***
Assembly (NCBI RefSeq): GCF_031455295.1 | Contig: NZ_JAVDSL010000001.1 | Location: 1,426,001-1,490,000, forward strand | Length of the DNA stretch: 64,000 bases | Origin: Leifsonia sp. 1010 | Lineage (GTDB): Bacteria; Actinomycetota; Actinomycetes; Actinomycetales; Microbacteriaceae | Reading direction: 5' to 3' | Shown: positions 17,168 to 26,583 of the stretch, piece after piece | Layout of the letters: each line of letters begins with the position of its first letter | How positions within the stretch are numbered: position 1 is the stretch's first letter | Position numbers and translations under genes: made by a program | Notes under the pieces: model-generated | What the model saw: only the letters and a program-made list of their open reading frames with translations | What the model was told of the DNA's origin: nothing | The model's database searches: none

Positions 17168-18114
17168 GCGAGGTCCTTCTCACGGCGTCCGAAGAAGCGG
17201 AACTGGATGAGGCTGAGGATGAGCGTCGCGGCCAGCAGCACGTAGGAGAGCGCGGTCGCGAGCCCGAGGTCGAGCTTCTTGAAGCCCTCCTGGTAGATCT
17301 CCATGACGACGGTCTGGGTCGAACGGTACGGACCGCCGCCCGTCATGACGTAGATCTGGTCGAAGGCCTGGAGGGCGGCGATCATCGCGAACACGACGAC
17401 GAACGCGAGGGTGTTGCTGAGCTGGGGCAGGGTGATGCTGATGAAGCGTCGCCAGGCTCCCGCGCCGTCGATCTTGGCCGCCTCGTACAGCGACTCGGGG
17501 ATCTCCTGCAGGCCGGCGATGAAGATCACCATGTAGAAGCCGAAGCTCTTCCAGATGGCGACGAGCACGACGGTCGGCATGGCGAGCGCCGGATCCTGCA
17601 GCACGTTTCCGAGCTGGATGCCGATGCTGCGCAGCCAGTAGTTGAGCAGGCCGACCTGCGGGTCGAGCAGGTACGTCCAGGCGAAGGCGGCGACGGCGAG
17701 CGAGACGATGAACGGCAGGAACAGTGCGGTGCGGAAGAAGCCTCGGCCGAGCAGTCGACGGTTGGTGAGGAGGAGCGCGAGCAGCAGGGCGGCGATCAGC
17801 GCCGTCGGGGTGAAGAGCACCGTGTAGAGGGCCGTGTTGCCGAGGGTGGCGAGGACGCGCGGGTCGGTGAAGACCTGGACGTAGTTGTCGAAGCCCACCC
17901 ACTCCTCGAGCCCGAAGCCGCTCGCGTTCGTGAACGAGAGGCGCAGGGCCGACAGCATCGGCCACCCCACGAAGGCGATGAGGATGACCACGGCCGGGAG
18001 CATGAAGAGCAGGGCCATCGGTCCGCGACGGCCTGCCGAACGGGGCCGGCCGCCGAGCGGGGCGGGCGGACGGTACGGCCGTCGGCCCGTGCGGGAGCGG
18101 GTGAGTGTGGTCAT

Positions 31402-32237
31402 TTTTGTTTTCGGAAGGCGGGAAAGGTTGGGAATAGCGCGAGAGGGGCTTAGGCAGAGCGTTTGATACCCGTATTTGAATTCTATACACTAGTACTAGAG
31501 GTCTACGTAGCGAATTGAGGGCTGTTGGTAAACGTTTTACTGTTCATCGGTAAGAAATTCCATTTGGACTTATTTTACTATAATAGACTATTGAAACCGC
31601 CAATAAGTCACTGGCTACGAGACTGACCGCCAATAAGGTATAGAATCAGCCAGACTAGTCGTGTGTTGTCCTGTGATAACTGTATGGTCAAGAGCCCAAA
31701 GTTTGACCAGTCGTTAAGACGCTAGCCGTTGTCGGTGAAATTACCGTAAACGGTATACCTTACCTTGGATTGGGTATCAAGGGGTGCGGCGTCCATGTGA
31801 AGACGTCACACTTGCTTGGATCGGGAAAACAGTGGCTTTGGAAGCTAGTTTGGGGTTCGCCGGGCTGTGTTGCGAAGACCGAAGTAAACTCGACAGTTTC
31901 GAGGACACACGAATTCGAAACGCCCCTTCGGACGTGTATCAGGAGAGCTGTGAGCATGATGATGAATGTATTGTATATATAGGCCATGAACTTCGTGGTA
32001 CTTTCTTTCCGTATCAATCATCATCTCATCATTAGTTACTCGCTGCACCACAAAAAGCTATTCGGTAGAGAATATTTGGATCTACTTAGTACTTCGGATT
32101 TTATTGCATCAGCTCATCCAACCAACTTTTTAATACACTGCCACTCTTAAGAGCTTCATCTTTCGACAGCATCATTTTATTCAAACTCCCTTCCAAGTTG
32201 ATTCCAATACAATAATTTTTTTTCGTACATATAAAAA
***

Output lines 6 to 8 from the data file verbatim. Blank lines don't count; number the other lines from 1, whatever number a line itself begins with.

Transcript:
17401 GAACGCGAGGGTGTTGCTGAGCTGGGGCAGGGTGATGCTGATGAAGCGTCGCCAGGCTCCCGCGCCGTCGATCTTGGCCGCCTCGTACAGCGACTCGGGG
17501 ATCTCCTGCAGGCCGGCGATGAAGATCACCATGTAGAAGCCGAAGCTCTTCCAGATGGCGACGAGCACGACGGTCGGCATGGCGAGCGCCGGATCCTGCA
17601 GCACGTTTCCGAGCTGGATGCCGATGCTGCGCAGCCAGTAGTTGAGCAGGCCGACCTGCGGGTCGAGCAGGTACGTCCAGGCGAAGGCGGCGACGGCGAG